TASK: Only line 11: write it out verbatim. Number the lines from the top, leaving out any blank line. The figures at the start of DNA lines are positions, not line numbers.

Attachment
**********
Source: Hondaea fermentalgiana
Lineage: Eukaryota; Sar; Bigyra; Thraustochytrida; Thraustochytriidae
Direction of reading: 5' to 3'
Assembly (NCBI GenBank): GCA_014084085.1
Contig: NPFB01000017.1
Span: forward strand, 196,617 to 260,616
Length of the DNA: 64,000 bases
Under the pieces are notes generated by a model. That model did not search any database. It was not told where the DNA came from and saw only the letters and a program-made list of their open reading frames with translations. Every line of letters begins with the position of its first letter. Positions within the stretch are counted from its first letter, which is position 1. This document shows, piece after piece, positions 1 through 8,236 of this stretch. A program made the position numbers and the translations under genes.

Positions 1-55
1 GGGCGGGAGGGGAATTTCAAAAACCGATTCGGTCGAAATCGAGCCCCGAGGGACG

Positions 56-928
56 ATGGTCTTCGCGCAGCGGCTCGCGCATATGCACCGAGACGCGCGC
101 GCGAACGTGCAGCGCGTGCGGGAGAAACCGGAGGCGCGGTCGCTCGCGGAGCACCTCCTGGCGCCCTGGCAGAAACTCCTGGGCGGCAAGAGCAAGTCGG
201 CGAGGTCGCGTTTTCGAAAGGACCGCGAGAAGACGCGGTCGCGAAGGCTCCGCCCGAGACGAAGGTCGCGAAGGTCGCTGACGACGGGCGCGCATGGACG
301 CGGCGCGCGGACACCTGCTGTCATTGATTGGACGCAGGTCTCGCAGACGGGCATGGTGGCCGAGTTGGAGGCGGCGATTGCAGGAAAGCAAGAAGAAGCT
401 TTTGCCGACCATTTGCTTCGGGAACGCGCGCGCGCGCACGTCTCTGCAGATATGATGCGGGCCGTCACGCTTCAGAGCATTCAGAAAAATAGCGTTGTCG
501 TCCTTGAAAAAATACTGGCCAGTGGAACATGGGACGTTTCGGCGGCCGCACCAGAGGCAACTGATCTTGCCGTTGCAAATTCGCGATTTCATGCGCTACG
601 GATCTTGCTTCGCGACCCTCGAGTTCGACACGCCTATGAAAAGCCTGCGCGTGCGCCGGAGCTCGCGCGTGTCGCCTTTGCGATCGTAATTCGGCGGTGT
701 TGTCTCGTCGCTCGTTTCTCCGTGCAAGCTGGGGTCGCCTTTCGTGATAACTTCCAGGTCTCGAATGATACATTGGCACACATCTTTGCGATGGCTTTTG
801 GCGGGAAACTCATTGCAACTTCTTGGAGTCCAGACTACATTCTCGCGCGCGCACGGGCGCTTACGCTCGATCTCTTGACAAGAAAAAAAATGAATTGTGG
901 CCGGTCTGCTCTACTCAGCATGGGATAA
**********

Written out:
Positions 56-928